Photo: By Smath. via Flickr (Creative Commons)

Video of the Day: Tiny overhead bins

We’ve all seen it: that guy who has crammed a large bag in the overhead bin of the airplane and then can’t seem to understand why the door won’t close. It’s aggravating for everyone witnessing it. Why do so many people lack such basic spacial relations? We were reminded of that frustration when we discovered this commercial for 1Time, a low-cost South African airline. Granted, the ad is a few years old, but it’s message is no less topical today: we either need larger overhead bins or we all need to pay more attention to what we’re trying to cram in there.

MSNBC launches Overhead Bin travel blog

A new competitor enters the market! The good folks over at MSNBC launched a new travel blog this month called Overhead Bin, where “MSNBC.com’s travel reporters and editors look at news, destinations, deals and, of course, the joy and hassle of traveling.”

With some serious flagship writers such as Harriet Baskas from Stuckattheairport and Rob Lovitt blogging for the team, the site has some impressive firepower, and we’re expecting some really great travel content to emerge from the group. Already they’ve covered all of the recent travel buzz including At Sea with Kiss, Dr. Ruth and Dan Rather, Memorial Day topics such as Is it cheaper to Fly or Drive and even viral videos where photogs swim with jellyfish — there’s no doubt that their editorial strategy is right on point.

Currently, the site seems to be sticking to relevant, recent news and vacation related content, while on-the-ground destination and first person coverage seem to be either still in development or taking the back seat. Either way, at the rate at which they’re churning stories we’re sure that there’s much more good content to come. Welcome to the fray, team MSNBC.

[flickr image via Fields of View]

Virgin Blue flight attendant puts baby in overhead bin

Virgin Blue flight attendant puts baby in overheadA Virgin Blue flight attendant has been fired after putting a 17-month-old baby in an overhead compartment as part of a peek-a-boo joke. Passenger Natalie Williamson was on a flight from Fiji to Sydney with her husband and son when the flight attendant put the baby into the overhead bin and locked it for 10 seconds.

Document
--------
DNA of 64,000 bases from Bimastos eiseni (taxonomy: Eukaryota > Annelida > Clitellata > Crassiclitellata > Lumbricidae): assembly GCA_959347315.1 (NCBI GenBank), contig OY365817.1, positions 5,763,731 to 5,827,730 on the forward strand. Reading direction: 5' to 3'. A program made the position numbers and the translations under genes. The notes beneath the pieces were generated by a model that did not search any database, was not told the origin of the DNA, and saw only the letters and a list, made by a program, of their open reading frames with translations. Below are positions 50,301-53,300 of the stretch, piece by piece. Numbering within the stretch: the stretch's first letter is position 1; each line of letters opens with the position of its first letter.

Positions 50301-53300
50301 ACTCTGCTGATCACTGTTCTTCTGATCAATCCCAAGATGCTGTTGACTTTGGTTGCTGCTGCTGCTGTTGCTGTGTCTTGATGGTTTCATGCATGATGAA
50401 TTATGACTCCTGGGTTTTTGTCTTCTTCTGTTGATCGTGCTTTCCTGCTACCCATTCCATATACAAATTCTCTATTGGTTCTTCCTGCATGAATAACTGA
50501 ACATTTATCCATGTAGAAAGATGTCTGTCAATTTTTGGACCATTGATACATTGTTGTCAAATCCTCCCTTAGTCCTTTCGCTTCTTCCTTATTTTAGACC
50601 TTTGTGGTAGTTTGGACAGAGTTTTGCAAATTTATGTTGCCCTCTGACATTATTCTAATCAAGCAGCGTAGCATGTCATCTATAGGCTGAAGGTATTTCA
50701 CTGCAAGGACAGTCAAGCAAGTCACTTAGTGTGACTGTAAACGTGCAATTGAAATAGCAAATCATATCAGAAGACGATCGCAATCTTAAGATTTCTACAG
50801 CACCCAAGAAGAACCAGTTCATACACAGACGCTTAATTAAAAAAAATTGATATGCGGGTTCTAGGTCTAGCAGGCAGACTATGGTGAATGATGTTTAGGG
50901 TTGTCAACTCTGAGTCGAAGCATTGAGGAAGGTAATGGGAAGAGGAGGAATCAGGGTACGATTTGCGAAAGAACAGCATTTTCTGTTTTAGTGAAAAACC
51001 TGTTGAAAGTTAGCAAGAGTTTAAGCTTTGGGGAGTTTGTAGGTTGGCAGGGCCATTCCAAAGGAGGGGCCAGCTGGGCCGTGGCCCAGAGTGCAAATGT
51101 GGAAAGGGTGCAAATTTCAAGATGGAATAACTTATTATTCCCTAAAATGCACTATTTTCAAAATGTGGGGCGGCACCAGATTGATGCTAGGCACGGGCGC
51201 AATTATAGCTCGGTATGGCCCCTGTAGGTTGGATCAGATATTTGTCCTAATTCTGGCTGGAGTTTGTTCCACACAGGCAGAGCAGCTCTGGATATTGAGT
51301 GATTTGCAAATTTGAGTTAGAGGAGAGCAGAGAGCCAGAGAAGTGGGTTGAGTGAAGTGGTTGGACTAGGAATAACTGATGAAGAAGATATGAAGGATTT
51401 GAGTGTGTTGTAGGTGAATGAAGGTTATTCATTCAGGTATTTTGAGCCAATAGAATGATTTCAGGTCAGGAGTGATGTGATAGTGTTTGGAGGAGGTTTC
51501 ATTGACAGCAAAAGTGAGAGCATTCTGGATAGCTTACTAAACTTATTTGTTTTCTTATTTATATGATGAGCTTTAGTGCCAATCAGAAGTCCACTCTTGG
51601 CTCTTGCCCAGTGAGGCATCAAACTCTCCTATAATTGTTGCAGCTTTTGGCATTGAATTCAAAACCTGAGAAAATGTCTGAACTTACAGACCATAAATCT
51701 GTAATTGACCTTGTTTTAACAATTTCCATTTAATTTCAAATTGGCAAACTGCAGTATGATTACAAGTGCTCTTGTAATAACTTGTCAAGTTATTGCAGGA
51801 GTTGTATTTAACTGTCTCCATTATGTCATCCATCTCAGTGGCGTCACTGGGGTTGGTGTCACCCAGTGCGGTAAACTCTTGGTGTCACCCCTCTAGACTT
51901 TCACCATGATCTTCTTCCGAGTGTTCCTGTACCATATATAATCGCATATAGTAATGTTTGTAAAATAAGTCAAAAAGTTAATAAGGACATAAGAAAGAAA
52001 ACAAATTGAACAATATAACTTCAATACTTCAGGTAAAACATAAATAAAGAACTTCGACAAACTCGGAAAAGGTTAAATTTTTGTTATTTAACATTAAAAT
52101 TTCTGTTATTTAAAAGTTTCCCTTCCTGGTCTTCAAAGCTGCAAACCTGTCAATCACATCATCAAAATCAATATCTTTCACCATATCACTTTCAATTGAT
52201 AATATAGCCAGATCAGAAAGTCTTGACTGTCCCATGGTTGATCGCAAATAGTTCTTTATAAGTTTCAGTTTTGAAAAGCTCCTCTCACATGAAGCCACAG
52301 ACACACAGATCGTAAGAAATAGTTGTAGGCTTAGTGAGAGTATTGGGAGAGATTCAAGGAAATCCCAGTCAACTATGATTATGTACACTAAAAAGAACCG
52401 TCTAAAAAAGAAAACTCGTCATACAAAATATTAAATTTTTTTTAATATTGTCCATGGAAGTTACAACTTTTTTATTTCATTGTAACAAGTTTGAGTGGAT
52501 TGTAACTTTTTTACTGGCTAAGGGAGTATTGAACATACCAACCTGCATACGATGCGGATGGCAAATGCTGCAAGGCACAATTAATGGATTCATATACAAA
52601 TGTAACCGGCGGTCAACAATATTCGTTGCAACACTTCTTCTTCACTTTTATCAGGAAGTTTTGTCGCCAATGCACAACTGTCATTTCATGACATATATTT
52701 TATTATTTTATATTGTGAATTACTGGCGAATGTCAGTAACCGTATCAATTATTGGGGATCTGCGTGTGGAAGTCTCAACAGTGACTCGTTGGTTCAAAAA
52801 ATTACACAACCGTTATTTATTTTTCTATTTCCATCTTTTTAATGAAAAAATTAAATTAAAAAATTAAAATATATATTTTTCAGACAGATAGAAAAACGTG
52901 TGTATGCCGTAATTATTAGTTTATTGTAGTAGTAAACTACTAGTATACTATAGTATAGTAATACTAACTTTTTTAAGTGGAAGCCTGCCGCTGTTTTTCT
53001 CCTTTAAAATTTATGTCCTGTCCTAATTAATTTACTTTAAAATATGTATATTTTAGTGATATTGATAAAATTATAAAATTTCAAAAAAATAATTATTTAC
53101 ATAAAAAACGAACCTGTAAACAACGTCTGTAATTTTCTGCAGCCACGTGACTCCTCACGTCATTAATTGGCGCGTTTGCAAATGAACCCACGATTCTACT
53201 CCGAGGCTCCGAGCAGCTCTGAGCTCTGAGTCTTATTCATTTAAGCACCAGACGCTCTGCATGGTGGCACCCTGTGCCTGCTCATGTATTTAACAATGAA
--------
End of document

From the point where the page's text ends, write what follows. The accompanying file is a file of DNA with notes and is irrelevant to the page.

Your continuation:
“I stood up and there were people laughing and then I said ‘Get my son out of there now’,” she told Australia’s Sunday Herald Sun.

Virgin Blue admits that the incident happened but claims Williamson’s husband had been playing peek-a-boo with the overhead bin when the flight attendant joined in. The airline has offered apologies as well as three free flights, but the mother claims she and her child are too traumatized to redeem them, and her son still suffers from anxiety and withdrawal three months after the incident.

[Photo courtesy Flickr user David McKelvey]

Spirit Airlines to Congress: paying for overhead bins helps the poor


You just don’t need to take your bags on vacation, said Spirit Airlines CEO, Ben Baldanza. He’s told Congress that his airline, which brands itself as a “super-low-cost” carrier, actually makes it easier for the proletariat poor to take to the skies, even if it does require that they plop down $45 to stuff a carry-on into the overhead bin.

In a sense, it does. If you choose not to check a bag, that’s $5 bucks shy of half a C-note you’re tucking back in your wallet, but the cheap tickets can run a tad costly if you go with all the up-charges, according to a report by ABC News. So, the poor are all set as long as they exercise some restraint, it seems.

According to Baldanza, “We are certain that Spirit’s decision to unbundle services not essential to the transportation of passengers, has enabled more passengers to fly at lower cost.” He added, “Indeed given our low fares, it has allowed many to travel who otherwise simply could not afford to do so.”

So, what’s next for Spirit? I’m guessing that cake will be served on every flight, for a fee of course, which the airline will gladly let the poor eat.